An important environmental driver for new coatings is the replacement of hexavalent chrome plating. The aerospace industry will be restricted in the use of such coatings in 2017 by REACH legislation, and this has stimulated aircraft and component manufacturers who have traditionally used hard chrome to seek alternatives. Speaking about the key markets for Hardide Coating, Dr Yuri Zhuk, Technical Director of Hardide Coatings, explains, ‘The largest application area has traditionally been in the offshore oil and gas drilling industry, where longer tool life can help reduce downtime, which can cost operators US$1m per day. In the last few years, we have developed coatings for new industry sectors including aerospace, with the Hardide coating securing technical qualification from Airbus as an alternative to hard chrome plating.’
An unconventional application of the coating is tools for cutting and drilling, rock, glass, stone, as well as composites and non-ferrous metals. Conventionally, diamond-tipped tools are used, but polycrystalline diamonds are very difficult to attach to metal tool bodies as they exhibit poor wetting properties to the molten metallic phase. The Hardide tungsten carbide coating adheres to the diamond and has good wetting by the molten metals used in brazing. Maintaining drill dimensions and cutting performance is important when drilling durable materials, such as carbon fibre composites for aerospace – a critical application for damage-free holes – essential to ensure structural stability.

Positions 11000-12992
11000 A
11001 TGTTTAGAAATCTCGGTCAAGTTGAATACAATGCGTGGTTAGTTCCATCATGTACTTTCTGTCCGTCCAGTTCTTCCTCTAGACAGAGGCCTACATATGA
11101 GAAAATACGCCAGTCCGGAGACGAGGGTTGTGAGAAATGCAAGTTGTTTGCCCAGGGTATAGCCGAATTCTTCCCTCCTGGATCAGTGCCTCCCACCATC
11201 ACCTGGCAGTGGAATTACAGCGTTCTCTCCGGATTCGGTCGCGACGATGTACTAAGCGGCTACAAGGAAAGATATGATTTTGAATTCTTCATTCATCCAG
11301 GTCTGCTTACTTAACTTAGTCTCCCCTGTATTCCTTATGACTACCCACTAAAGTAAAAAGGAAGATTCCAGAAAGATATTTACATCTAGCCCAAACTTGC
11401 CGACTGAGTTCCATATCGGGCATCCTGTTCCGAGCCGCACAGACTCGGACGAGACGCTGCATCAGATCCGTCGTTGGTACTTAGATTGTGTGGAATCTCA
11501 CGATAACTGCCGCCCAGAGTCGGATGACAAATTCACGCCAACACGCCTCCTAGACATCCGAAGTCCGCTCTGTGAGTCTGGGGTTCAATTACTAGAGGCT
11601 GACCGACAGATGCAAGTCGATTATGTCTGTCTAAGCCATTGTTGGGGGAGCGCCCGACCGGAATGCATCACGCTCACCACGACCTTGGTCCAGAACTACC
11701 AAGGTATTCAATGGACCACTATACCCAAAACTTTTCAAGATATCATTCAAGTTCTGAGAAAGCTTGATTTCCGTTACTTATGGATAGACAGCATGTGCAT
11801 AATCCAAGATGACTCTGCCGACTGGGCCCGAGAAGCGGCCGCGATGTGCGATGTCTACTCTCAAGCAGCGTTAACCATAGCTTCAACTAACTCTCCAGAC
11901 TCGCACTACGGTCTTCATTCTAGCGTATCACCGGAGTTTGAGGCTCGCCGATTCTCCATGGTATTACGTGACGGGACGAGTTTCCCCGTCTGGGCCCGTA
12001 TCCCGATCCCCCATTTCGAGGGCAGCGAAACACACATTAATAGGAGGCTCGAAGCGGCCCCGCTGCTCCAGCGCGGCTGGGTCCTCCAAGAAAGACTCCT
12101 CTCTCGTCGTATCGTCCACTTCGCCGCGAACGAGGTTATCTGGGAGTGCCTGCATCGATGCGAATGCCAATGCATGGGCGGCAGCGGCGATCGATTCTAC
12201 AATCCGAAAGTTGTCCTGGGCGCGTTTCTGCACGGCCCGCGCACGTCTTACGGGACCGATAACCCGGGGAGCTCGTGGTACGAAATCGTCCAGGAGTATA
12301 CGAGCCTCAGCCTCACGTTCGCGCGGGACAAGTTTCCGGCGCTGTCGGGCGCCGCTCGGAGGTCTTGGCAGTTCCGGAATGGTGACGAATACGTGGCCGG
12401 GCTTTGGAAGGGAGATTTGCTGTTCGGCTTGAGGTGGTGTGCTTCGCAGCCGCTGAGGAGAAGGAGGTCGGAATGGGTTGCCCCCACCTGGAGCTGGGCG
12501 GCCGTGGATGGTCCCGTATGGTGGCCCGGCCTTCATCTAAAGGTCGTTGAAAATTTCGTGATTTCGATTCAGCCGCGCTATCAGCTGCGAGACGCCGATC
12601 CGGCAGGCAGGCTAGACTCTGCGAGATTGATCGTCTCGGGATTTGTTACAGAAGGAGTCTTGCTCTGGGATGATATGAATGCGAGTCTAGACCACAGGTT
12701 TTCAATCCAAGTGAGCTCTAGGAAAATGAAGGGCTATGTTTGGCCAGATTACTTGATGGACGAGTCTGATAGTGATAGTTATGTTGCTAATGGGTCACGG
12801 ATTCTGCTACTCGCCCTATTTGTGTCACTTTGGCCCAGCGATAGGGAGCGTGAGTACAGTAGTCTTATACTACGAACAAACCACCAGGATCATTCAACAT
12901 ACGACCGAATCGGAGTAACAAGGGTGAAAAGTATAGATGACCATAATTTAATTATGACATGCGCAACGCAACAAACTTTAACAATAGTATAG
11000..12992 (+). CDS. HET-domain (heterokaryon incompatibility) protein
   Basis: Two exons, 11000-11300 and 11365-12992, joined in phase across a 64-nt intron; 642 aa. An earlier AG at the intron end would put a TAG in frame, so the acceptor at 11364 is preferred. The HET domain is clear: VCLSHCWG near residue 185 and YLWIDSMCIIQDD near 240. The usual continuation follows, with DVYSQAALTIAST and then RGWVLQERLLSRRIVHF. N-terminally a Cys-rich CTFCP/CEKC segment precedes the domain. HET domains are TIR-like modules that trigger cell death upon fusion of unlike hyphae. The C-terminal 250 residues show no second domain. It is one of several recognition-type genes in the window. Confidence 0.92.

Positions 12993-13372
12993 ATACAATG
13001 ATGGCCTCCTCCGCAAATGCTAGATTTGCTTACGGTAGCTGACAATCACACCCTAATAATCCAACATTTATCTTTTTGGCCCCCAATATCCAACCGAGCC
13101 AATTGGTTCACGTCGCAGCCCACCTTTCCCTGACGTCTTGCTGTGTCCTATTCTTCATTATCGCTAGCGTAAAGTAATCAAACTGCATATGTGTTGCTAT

Scale-up is an important factor for multi-component manufacture, and the Hardide coating is applied in batch process coating to produce a large number of smaller components. Asked for views about the overall impact that the coating could have, Zhuk said, ‘According to a recent report by the Innovate UK – SEAC SIG working group, the value of coatings applied in the UK advanced manufacturing supply chain is around £11bln per year, affecting products worth more than £140bln. We are enhancing UK competitiveness in high wear and value manufacturing industries by offering high performance and increased cost effectiveness’. Nano-enhanced surfaces and coatings are now mainstream, and the few examples here have only just scratched the surface of a wide and diverse industry enabling future manufacturing.
Dr Martin Kemp CEng FIMMM is the Chair of IOM3 Nanomaterials Committee and Founder of Xcience Ltd.
The IOM3 Nanomaterials committee will be holding a one-day event on nano-enhanced surface technologies on 25 May, register online at bit.ly/2jd3Jc